ATM-style voting booths likely to be back this fall
Elections chief and county near deal to give voters choice between electronic or paper balloting
By Darrell Smith
The Desert Sun
July 14th, 2004
Riverside County’s voters will use electronic touch- screen voting machines and have the option of using paper ballots in November’s election in a deal that could come as early as today.
"We’re shooting for (Wednesday)," said county counsel William Katzenstein. "It’s very close."
Full details of the agreement with the Secretary of State’s office were not released Tuesday, but Katzenstein said:
Riverside County will augment its 4,250 Sequoia Voting Systems voting machines with paper ballots, at the voters’ choice, equal to at least 25 percent of the number of expected voters in the Nov. 2 election.
Nearly 273,000 voters cast ballots in the March 2 primary election 41 percent of Riverside County’s registered voters.
The Secretary of State’s office would reimburse Riverside County for the cost of providing paper ballots and abiding by other requirements contained in the agreement.
One of Riverside County’s chief concerns, elections officials have estimated the cost of providing paper ballots could exceed $1 million, though actual costs still are unknown.
San Bernardino County which also uses Sequoia machines reached a similar agreement in time for the November vote, its Board of Supervisors announced Tuesday.
"This is good news for the voters of San Bernardino County," said board chairman Dennis Hansberger. "Voters will be allowed to continue using a system in which they have shown a high level of confidence with the endorsement of the state’s chief elections official."
Riverside County and San Bernardino County, along with two other northern California counties and disabled advocates, had been locked in a lawsuit with the state over Secretary of State Kevin Shelley’s April 30 decision to decertify the state’s touch screens until stringent security measures were met.
Problems with touch screens at polling places across the state during the March election led to Shelley’s decision.
Riverside County was among those arguing the measures were redundant, unnecessary and deprived disabled voters of the ability to cast secret ballots.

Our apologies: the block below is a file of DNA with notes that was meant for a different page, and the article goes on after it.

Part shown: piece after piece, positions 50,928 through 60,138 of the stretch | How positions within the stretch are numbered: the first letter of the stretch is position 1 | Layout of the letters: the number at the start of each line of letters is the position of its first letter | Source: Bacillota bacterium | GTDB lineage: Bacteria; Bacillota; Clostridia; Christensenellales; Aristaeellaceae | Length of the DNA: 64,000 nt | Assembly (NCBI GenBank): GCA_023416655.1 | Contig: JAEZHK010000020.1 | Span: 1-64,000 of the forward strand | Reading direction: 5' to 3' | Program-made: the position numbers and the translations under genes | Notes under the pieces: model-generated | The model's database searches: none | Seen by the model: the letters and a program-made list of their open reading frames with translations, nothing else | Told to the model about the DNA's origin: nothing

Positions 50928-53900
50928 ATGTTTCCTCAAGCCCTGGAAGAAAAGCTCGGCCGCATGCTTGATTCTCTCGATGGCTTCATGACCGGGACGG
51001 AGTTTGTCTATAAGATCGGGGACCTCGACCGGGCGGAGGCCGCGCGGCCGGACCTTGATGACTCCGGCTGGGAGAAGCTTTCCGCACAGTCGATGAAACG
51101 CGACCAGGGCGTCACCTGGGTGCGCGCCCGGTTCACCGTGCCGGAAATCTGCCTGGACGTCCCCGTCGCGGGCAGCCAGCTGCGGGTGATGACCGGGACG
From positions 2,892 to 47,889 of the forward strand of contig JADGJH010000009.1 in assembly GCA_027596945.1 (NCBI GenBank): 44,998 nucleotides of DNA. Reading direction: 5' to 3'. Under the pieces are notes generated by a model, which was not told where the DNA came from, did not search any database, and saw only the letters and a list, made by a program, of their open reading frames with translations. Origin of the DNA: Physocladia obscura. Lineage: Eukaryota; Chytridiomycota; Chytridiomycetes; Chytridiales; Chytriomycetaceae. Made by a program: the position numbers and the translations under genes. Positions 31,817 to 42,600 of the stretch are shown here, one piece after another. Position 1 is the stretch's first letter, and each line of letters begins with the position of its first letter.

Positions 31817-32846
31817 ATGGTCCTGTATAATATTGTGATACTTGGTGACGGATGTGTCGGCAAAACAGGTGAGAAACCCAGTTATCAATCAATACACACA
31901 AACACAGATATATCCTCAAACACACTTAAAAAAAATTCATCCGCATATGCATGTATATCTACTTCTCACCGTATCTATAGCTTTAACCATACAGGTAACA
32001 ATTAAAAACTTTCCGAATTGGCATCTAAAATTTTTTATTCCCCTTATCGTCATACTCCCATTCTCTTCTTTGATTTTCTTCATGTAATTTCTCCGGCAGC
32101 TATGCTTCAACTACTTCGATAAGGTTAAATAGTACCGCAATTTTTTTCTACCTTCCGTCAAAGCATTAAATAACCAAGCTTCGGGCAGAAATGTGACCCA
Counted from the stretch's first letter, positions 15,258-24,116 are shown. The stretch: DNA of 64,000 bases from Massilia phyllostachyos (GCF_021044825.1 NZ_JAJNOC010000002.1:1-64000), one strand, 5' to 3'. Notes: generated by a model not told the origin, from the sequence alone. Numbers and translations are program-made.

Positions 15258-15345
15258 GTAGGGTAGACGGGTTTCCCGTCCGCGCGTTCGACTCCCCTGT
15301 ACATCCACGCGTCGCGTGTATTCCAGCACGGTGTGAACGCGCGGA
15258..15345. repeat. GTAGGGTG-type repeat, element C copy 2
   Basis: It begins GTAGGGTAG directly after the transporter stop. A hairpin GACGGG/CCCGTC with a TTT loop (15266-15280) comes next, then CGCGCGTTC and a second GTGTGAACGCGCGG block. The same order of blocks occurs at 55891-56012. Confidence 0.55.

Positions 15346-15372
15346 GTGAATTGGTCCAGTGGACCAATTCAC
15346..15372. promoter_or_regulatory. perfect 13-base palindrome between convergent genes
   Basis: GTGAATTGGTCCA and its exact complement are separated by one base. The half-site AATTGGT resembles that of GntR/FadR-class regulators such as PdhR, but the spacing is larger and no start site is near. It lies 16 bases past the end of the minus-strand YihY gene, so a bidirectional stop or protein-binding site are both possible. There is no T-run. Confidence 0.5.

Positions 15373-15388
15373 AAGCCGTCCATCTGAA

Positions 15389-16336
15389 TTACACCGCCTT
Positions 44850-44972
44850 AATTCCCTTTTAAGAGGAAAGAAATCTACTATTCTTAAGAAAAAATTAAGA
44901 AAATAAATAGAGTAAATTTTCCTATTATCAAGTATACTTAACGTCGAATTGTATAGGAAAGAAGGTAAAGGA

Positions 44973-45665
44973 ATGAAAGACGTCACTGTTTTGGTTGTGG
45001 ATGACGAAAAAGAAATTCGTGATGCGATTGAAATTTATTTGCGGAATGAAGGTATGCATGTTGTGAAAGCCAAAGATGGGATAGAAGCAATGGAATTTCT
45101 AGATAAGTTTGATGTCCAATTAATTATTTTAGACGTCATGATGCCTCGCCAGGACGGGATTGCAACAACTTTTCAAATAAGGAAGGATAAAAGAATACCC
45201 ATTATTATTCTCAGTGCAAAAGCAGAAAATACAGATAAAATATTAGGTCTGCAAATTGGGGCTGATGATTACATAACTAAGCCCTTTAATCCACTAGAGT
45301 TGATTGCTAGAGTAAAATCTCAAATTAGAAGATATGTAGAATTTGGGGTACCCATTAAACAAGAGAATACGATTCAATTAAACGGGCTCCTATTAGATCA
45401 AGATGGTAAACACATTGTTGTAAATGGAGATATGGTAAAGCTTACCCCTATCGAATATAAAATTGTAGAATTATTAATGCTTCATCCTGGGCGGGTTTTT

But a federal court judge last week upheld Shelley’s decision citing public interest in a secure vote this November adding teeth to the April 30 ruling.
"All indications are that they’re going to work with the Secretary of State toward recertification," said Secretary of State spokeswoman Carol Dahman on Tuesday.
The news came as Riverside County leaders face new questions in a letter from residents who have called the touch screens into question, saying screen provider Sequoia Voting Systems and the county’s outgoing registrar of voters Mischelle Townsend have misled county leaders and have stonewalled those seeking answers to questions about the e-voting system.
"(V)otes should be counted correctly, should be seen to be counted correctly," the letter read. "(T)his process should not be dependent on ‘trust’ or other intangibles."
The six-page letter addressed to Riverside County Executive Officer Larry Parrish and signed primarily by county Democratic, Green, Libertarian and Peace and Freedom Party leaders and representatives of the League of Women Voters, calls for public observation of the county’s elections process.
"No one can be trusted to conduct elections and vote-counting in secret, no matter how trustworthy they are," the letter continued.
The letter also contained a 47-point request seeking documents including those relating to voting machine software and hardware, types of errors not detected in pre-election testing and security concerns.
It’s not clear if county officials will answer the questions specifically, Ray Smith, an analyst with Riverside County’s executive office, said.
But Smith said Riverside County continues to defend their machines.
"They’re a very effective, efficient system that’s worked very well and one we’ll use in November."